Study into cancer care for autistic children and/or those with a learning disability begins

5 Dec 2023, 1:39 p.m.

GOSH patient Gabriel smiling and playing in park.

A new study into how autistic children and/or those with a learning disability experience and respond to cancer care and treatment started in October.

This new research will take place thanks to more than £188k from GOSH Charity’s National Call – the UK’s largest charitable grant-making scheme dedicated to paediatric research. It is one of ten pioneering projects which will this year benefit from a total £2.2 million investment from the initiative.

The study, led by GOSH Consultant Nurse and Senior Research Fellow Dr Kate Oulton, will observe the journeys of 30 children with cancer – many of whom will also be autistic and/or have a learning disability.

Through observations in clinics, arts-based activities and discussions with the families, as well as surveys and in-depth interviews with clinical staff, the team will seek to understand whether children’s additional needs are catered to, as well as their medical needs.

Paving the way for increased awareness and understanding

Every year, around 1,800 families in the UK are told their child has cancer. In fact, some cancers are more common in children with learning disabilities than in children without. For example, children with Down’s syndrome – a condition which typically presents some level of learning disability - are found to be 10 to 30 times more likely to get leukaemia than children without the condition.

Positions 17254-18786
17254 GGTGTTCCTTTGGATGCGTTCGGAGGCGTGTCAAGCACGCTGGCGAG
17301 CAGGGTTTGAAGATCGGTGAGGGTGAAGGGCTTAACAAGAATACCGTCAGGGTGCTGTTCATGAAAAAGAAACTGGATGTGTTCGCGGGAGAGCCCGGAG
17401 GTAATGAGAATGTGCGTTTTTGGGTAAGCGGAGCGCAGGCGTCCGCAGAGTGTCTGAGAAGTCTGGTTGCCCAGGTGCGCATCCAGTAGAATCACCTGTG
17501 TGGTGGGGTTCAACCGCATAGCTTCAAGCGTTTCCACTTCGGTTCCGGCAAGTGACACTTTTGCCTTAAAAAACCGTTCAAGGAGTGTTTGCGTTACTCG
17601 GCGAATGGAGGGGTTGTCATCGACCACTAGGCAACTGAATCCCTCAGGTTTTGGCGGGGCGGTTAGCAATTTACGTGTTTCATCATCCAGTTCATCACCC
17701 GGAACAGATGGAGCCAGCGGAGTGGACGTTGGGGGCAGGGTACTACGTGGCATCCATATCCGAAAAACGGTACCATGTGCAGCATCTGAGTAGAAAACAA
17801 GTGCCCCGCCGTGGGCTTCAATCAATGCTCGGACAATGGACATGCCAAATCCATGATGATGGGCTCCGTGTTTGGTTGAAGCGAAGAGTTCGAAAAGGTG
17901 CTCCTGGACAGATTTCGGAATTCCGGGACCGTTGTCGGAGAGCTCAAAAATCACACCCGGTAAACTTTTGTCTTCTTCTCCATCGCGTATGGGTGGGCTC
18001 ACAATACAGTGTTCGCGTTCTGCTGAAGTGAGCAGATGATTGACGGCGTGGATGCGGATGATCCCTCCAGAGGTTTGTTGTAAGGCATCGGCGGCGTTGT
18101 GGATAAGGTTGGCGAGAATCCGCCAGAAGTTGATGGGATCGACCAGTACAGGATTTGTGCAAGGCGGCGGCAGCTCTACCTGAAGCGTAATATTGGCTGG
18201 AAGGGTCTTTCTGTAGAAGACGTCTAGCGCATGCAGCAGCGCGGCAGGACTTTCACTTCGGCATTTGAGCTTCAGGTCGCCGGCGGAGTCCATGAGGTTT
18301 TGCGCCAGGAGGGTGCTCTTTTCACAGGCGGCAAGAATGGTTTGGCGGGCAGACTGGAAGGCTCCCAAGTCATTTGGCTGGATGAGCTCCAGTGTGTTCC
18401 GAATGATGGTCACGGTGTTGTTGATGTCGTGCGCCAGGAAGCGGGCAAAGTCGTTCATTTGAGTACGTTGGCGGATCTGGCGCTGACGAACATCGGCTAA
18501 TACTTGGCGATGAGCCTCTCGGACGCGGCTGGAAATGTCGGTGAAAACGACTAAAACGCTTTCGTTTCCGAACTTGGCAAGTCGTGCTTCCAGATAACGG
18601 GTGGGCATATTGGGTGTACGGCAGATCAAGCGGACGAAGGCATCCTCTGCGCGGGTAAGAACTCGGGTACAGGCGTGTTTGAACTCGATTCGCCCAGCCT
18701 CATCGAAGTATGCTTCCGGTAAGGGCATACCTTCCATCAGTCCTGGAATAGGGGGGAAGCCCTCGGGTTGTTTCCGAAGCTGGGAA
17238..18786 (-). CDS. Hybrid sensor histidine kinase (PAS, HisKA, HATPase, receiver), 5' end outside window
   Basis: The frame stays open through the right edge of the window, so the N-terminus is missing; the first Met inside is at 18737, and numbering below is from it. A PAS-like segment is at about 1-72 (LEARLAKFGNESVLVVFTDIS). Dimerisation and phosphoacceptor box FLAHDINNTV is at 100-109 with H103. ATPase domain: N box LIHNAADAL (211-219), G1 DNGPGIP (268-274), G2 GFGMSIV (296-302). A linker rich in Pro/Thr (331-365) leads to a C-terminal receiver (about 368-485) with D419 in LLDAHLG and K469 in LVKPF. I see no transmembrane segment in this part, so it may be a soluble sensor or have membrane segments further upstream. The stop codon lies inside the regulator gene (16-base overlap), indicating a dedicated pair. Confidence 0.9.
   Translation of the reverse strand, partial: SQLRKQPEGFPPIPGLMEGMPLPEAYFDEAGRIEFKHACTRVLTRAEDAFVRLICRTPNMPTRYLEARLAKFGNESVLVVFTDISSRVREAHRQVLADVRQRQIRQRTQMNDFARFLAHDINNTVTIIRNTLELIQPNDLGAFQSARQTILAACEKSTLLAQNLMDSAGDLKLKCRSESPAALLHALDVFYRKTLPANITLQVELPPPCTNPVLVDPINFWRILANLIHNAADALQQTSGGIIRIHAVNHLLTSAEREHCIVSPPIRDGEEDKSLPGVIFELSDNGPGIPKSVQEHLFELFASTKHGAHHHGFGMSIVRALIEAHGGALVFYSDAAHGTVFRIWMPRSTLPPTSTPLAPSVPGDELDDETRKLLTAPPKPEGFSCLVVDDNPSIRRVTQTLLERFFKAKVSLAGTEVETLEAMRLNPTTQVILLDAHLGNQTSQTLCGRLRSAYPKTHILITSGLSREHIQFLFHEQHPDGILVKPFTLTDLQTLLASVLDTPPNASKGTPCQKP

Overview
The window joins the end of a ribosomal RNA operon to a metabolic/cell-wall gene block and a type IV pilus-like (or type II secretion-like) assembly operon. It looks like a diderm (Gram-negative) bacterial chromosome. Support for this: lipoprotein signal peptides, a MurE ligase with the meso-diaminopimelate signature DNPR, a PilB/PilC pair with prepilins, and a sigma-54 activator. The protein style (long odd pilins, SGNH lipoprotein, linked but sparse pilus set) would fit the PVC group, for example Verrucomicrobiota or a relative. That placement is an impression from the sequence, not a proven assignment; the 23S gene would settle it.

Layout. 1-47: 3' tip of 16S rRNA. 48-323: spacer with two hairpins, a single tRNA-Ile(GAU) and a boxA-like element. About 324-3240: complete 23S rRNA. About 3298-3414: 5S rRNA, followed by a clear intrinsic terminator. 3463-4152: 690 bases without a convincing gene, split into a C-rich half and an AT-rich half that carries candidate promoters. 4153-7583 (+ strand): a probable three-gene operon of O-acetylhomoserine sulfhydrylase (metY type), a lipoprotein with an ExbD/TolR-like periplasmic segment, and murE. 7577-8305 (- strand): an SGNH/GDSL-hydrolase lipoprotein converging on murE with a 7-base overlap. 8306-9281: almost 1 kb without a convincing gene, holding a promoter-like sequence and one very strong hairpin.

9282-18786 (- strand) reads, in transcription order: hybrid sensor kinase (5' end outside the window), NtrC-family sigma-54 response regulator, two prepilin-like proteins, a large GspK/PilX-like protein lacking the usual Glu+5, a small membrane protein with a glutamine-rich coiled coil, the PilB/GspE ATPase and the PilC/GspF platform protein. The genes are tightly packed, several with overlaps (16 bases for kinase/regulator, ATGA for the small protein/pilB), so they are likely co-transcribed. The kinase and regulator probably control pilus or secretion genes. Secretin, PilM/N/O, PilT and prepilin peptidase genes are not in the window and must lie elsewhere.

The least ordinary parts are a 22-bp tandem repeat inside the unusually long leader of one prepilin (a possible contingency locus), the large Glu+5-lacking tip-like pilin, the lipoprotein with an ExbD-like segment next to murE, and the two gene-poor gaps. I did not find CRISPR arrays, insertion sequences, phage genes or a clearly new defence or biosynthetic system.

We also know that many autistic children and/or those with a learning disability can face unique challenges when undergoing care and treatment. For example, being in unfamiliar and over-stimulating environments, struggling to have their needs and wishes understood by others and being unable to understand complex information.

However, research into how these issues impact their cancer care, treatment and recovery is extremely limited.

Dr Oulton and her team hope their study will pave the way for increased awareness and understanding among clinical staff of children’s additional needs and lead to more appropriately designed facilities and frameworks that support their requirements.

This would not only improve the experience of being in hospital for these children and their families, but could lead to a reduction in adverse health outcomes and negative long-term emotional impact.

It's possible that these changes will also positively impact families’ interactions and engagement with any future healthcare teams.

"The perfect opportunity to conduct this research"

If successful, the findings from this study could help shape infrastructure and services for autistic children and/or those with a learning disability at GOSH's Children’s Cancer Centre, a state-of-the-art facility for which GOSH Charity is raising money to help build over the next five years.

“Our study into equitable care for children with cancer and who are autistic and/or have a learning disability has the potential to significantly improve the experiences and outcome for these families both in terms of their emotional well-being and physical health,” Dr Oulton explains.